A federal judge dismissed a lawsuit by 1,300 former players against the NFL, writing that the collective bargaining agreement between the league and the union was the appropriate forum to resolve claims that teams damaged the players' by routinely dispensing painkillers.
"In ruling against the novel claims asserted herein, this order does not minimize the underlying societal issue," Judge William Alsup of the U.S. Northern District in California wrote Wednesday. "In such a rough-and-tumble sport as professional football, player injuries loom as a serious and inevitable evil. Proper care of these injuries is likewise a paramount need."
Last month, Alsup asked the NFL Players' Association to state its position on the lawsuit. The union responded that the collective bargaining agreement did not provide a mechanism to file grievances over the handling of painkillers on behalf of former players.
Alsup ruled the other way, agreeing with the NFL's argument that the lawsuit was pre-empted by the collective bargaining agreement. He wrote that no court has ruled that a pro league must police its independent clubs on health and safety issues.
"We were surprised and disappointed by this judge's ruling and plan to file an amended complaint or appeal," said plaintiffs' attorney Steve Silverman. "Our clients were courageous for bringing this case, proud of the changes they've already made for current and future players, we will continue to avail ourselves of the judicial process to further those goals."
The lawsuit alleges the NFL and its teams, physicians and trainers acted without regard for players' health, withholding information about injuries. At the same time, they were handing out prescription painkillers and anti-inflammatories to mask pain and minimize lost playing time. Among other claims, the players contend prescriptions were filled out in their names without their knowledge.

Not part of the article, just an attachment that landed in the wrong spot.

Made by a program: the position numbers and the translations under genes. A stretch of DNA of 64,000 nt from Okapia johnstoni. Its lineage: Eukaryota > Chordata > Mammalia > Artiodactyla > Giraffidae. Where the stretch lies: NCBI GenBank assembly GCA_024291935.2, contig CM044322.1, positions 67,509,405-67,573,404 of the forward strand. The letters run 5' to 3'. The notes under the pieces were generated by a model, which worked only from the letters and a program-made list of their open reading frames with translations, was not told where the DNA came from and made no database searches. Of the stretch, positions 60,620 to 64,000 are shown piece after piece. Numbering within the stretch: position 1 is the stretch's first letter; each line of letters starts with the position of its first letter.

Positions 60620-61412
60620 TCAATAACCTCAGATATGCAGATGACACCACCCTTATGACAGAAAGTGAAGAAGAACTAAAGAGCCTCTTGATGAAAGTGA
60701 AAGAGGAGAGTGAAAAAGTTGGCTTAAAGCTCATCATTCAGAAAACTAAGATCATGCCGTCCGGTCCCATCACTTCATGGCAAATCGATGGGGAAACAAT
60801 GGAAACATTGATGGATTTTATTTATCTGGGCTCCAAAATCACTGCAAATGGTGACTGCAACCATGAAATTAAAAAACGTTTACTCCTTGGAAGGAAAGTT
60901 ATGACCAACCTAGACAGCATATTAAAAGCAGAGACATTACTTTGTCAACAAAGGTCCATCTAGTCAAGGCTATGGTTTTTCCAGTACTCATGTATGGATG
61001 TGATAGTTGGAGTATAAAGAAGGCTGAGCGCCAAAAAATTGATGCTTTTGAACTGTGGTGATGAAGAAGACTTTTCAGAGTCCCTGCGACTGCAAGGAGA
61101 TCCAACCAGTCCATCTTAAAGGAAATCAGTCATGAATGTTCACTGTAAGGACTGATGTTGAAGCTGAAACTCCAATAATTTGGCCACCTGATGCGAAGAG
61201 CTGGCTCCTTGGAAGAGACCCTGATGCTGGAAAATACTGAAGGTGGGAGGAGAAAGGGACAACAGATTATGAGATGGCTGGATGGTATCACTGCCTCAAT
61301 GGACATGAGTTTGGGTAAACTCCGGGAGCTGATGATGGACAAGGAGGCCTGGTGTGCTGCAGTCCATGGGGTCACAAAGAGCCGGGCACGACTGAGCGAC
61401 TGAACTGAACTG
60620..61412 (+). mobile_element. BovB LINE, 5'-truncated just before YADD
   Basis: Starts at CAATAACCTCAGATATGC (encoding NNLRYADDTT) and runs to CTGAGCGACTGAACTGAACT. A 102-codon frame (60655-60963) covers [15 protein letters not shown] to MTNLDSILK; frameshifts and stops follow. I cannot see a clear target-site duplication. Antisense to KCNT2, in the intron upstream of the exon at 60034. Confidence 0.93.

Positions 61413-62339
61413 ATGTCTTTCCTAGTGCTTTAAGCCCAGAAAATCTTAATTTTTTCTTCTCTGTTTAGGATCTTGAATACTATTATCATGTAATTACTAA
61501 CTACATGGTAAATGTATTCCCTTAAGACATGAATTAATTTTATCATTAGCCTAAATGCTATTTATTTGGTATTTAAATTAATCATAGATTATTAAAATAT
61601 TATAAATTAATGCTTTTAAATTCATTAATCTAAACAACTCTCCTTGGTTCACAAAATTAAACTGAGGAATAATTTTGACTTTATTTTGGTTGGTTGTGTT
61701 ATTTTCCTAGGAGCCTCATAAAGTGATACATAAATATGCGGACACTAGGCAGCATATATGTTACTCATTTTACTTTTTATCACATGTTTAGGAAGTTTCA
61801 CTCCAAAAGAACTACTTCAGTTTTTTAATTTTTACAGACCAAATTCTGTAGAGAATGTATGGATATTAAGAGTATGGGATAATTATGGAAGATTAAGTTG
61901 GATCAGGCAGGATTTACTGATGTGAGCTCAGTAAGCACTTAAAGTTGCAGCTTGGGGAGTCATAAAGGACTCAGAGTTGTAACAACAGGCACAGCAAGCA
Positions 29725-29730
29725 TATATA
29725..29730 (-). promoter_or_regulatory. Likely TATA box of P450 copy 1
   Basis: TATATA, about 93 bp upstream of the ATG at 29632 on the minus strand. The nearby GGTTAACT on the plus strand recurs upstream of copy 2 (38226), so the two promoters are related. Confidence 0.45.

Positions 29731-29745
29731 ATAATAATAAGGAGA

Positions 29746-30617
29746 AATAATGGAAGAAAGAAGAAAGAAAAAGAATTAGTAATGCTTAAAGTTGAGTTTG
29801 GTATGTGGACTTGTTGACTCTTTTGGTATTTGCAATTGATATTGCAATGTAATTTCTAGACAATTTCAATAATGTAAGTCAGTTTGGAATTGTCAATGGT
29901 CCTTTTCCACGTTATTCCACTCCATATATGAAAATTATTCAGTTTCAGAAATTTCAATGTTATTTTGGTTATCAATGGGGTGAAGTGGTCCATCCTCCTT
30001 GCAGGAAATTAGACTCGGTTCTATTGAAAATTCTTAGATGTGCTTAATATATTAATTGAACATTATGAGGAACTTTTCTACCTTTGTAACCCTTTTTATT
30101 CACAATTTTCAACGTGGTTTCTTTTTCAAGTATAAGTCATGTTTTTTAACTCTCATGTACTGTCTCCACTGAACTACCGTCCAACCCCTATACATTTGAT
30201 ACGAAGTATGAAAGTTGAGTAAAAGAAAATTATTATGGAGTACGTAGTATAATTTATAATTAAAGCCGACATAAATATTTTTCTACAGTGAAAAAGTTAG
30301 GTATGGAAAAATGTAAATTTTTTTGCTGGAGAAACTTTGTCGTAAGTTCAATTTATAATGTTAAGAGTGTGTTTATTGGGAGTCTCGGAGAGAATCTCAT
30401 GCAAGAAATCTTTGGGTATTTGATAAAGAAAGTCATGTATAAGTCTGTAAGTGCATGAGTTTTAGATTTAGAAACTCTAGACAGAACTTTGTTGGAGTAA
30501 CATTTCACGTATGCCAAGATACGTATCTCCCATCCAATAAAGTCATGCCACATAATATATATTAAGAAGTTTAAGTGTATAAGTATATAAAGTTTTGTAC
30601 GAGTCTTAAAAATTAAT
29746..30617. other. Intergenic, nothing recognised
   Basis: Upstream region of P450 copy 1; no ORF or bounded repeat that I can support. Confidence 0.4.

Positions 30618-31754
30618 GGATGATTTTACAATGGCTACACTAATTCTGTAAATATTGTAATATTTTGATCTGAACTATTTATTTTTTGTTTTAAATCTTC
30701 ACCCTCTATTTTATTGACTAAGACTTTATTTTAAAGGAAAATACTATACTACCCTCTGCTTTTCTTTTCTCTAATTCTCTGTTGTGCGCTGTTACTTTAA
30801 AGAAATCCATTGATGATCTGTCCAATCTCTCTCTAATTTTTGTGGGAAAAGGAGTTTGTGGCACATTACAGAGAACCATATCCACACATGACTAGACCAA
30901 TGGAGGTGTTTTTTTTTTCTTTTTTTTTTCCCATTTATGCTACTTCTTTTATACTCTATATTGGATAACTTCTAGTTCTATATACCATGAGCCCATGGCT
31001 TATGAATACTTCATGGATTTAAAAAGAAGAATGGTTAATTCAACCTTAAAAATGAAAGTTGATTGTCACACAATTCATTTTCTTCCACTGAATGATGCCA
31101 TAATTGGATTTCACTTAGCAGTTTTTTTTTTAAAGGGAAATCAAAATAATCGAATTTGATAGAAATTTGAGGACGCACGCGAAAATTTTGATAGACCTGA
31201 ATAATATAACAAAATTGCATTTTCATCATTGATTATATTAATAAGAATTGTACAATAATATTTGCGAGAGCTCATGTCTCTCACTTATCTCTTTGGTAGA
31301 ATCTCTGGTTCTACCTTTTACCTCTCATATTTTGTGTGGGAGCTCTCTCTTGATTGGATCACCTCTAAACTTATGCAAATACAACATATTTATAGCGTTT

Alsup wrote that "the league has addressed these serious concerns in a serious way -- by imposing duties on the clubs via collective bargaining and placing a long line of health-and-safety duties on the team owners themselves. These benefits may not have been perfect, but they have been uniform across all clubs and not left to the vagaries of state common law. They are backed up by the enforcement power of the union itself and the players' right to enforce these benefits."
Nine players were named as plaintiffs, including Hall of Fame defensive end Richard Dent. The judge gave them until Dec. 30 to file an amended complaint.
"I hope we appeal, or else have all 1,300 or so of us go to the NFLPA and ask them to file grievances," said Jeremy Newberry, who played for San Francisco, retired in 2009 and is now a sports agent. "We need to clean up the game going forward, so more guys don't suffer kidney failure in their 30s and die young because of the stuff the teams distributed so freely. That's why the DEA (Drug Enforcement Administration) started investigating. That was the whole point of participating in the lawsuit. ...
"Now, as an agent, I go into kids' living rooms and tell their parents, 'We'll look after your son," he said. "It's going to be harder now to do that with a clear conscience."
Federal Drug Enforcement Administration agents conducted spot checks last month of at least five NFL visiting teams' medical staffs as part of an ongoing investigation. The probe was sparked by claims in the lawsuit from former players, including dozens who said the teams' lax controls over dispensing painkillers continued until 2012.
Any violations of the Controlled Substances Act after 2009 could be used in a criminal investigation.